The Mideastwire Blog

Excerpts from the Arab and Iranian Media & Analysis of US Policy in the Region

TRANSLATED: $10 Billion just disappeared from the Iraqi Central Bank

Translated tonight in our Daily Briefing (for a free trial email info@mideastwire.com):

On November 18, the Qatari-owned Al-Quds al-Arabi daily carried the following report by its correspondent in Baghdad Mustafa al-Obeidi: “A new financial corruption scandal featuring the disappearance of $10 billion from the Iraqi Central Bank reserves earned wide attention among the Iraqis and media outlets. On Monday, Prime Minister Haider al-Abadi ordered the launching of an urgent investigation into the disappearance of $10 billion from the Central Bank reserves during the previous government’s term, and a source close to the Cabinet said to Al-Quds al-Arabi that the prime minister summoned the acting governor of the Iraqi Central Bank, Ali al-Allak, to inquire about the disappearance of that amount under Nouri al-Maliki’s government, which led to the drop of the reserves to $58 billion…

“The source continued on condition of anonymity that Al-Abadi also expressed dissatisfaction towards the Central Bank policy, by which it was selling foreign currency to civil banks, which were in turn illicitly transferring billions of dollars that did not have any positive impact on the Iraqi economy, and solely served the civil banks’ mafias. In this context, former deputy for Basra Judge Wa’el Abdul Latif said: “The former government headed by Nouri al-Maliki withdrew $29 billion out of $89 billion in the Central Bank reserves within 8 years,” wondering in a televised interview followed by Al-Quds al-Arabi about the fate of these billions, considering that the oil prices were high at the time and the government was not facing a financial crisis such as the one currently faced by Al-Abadi’s government. Consequently, he called on the latter government to investigate this serious issue…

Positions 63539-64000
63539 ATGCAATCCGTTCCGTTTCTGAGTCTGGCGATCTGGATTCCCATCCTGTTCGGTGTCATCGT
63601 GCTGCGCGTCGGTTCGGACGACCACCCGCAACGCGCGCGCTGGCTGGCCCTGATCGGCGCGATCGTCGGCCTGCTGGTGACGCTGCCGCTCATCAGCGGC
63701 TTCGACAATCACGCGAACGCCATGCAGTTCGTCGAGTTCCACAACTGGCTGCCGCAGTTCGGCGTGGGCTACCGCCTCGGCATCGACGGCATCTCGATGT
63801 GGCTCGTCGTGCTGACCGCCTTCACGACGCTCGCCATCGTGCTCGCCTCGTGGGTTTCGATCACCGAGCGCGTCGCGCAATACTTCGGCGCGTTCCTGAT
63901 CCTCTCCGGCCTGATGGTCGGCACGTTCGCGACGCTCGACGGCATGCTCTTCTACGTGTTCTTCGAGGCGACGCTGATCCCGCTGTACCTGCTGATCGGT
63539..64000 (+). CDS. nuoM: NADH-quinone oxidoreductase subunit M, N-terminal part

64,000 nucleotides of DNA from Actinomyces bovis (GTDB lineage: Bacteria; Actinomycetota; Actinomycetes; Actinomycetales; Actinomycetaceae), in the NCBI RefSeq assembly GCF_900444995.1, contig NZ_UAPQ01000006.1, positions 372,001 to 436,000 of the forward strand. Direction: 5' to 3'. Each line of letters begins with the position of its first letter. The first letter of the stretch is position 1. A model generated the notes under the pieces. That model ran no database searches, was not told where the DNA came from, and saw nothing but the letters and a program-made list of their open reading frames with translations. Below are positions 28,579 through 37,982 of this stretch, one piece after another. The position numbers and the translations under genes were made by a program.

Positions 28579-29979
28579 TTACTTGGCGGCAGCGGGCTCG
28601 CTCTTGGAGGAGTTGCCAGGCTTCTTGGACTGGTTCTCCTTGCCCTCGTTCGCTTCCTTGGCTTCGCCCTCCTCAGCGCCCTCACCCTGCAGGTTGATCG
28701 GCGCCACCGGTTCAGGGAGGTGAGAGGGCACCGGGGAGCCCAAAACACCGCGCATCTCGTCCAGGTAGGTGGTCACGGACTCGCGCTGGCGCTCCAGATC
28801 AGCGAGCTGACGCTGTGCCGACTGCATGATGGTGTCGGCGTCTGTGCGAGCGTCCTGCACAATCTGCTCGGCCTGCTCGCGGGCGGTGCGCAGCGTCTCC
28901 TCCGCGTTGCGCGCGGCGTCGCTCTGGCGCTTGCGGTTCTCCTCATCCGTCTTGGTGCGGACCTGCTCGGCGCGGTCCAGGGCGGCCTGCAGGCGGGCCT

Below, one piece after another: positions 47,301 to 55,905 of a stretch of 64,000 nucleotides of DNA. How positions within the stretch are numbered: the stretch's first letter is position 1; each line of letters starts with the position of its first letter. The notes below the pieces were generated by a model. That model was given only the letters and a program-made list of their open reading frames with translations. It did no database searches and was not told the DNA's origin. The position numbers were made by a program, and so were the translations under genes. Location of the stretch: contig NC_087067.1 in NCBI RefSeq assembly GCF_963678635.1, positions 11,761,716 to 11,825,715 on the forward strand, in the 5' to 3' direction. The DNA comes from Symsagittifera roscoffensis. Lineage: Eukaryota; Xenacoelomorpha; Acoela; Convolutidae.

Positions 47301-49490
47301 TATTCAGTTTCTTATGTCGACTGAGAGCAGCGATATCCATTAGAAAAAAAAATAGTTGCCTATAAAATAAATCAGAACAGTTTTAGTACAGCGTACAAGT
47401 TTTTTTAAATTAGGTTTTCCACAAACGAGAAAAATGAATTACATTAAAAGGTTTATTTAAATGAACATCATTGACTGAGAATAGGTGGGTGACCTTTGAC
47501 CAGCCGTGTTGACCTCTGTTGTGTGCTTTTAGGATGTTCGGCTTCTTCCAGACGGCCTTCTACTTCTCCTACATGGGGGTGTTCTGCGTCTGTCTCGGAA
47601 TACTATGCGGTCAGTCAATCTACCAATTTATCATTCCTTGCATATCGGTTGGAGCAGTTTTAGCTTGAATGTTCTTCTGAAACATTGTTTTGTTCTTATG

“For their part, knowledgeable sources indicated that the acting governor of the Central Bank, Ali al-Allak, was the office director of former Prime Minister Nouri al-Maliki, who appointed him as the Central Bank governor a few days before he surrendered power to Haider al-Abadi. This move came in the context of a series of measures he adopted, by which he gave his loyalists all the sensitive positions in the government to ensure his control over the new one. The sources continued that Al-Allak did not have sufficient financial experience to manage the Central Bank, which led to the collapse of the Iraqi economy and the pillaging of its hard currency by the banks and money changers mafia. And the latter is led by influential political parties, using the Central Bank policy to transfer billions of dollars abroad through fraud and the exploitation of the weak measures adopted by the Bank.

“Prime Minister Haider al-Abadi had revealed in several interviews and statements there were forces trying to thwart the reformatory measures he was trying to implement, to salvage Iraq’s economy, fight the corruption whales and overcome the security and economic challenges in the country.”

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Written by nickbiddlenoe

November 19, 2015 at 2:32 am

Posted in Uncategorized

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